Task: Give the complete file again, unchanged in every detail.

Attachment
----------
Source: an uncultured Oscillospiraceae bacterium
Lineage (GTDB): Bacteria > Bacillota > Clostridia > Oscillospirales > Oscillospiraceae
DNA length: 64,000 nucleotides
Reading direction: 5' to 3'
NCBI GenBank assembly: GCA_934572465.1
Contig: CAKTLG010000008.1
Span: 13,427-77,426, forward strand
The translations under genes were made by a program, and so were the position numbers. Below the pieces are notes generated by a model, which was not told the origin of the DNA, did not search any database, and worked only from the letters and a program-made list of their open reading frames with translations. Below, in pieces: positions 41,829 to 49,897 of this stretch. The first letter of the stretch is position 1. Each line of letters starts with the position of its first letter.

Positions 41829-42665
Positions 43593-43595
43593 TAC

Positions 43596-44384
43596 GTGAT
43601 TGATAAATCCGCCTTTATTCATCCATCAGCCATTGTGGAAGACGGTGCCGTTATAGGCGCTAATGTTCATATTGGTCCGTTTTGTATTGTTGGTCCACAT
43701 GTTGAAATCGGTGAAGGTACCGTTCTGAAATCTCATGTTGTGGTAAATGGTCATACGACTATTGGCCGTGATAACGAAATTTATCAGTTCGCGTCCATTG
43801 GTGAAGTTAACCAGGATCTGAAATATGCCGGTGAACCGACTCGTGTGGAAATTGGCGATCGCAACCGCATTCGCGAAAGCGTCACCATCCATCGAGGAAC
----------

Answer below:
Source: an uncultured Oscillospiraceae bacterium
Lineage (GTDB): Bacteria > Bacillota > Clostridia > Oscillospirales > Oscillospiraceae
DNA length: 64,000 nucleotides
Reading direction: 5' to 3'
NCBI GenBank assembly: GCA_934572465.1
Contig: CAKTLG010000008.1
Span: 13,427-77,426, forward strand
The translations under genes were made by a program, and so were the position numbers. Below the pieces are notes generated by a model, which was not told the origin of the DNA, did not search any database, and worked only from the letters and a program-made list of their open reading frames with translations. Below, in pieces: positions 41,829 to 49,897 of this stretch. The first letter of the stretch is position 1. Each line of letters starts with the position of its first letter.

Positions 41829-42665
Positions 43593-43595
43593 TAC

Positions 43596-44384
43596 GTGAT
43601 TGATAAATCCGCCTTTATTCATCCATCAGCCATTGTGGAAGACGGTGCCGTTATAGGCGCTAATGTTCATATTGGTCCGTTTTGTATTGTTGGTCCACAT
43701 GTTGAAATCGGTGAAGGTACCGTTCTGAAATCTCATGTTGTGGTAAATGGTCATACGACTATTGGCCGTGATAACGAAATTTATCAGTTCGCGTCCATTG
43801 GTGAAGTTAACCAGGATCTGAAATATGCCGGTGAACCGACTCGTGTGGAAATTGGCGATCGCAACCGCATTCGCGAAAGCGTCACCATCCATCGAGGAAC